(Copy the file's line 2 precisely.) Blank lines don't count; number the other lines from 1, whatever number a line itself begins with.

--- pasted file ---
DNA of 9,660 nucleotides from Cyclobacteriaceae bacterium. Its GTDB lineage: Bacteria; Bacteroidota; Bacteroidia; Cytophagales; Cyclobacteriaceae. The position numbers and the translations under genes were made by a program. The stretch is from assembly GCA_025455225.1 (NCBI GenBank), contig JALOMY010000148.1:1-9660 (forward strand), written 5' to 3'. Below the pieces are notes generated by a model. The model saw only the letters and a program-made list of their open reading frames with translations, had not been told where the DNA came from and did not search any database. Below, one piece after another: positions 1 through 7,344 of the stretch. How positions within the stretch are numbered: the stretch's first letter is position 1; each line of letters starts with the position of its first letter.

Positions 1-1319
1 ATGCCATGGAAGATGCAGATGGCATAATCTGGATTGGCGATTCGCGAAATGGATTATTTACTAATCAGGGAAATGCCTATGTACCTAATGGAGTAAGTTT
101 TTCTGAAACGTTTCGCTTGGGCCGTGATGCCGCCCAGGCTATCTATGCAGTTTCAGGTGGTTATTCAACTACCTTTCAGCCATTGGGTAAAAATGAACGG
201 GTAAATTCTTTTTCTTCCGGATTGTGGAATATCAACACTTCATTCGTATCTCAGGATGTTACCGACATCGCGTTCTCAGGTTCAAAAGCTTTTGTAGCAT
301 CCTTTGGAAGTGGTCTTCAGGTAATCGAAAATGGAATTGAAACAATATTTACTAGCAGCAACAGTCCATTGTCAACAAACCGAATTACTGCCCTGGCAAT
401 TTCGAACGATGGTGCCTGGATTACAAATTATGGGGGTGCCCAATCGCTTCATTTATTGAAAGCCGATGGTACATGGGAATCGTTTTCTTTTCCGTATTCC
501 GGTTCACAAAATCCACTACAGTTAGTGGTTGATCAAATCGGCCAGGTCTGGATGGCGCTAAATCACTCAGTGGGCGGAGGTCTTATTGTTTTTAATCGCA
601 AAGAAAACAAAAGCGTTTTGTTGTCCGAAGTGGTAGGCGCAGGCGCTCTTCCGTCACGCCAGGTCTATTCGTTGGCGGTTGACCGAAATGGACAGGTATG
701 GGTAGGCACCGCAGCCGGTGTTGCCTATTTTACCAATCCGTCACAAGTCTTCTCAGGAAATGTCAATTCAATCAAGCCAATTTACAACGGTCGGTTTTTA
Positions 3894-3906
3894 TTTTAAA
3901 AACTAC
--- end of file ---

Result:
Positions 1-1319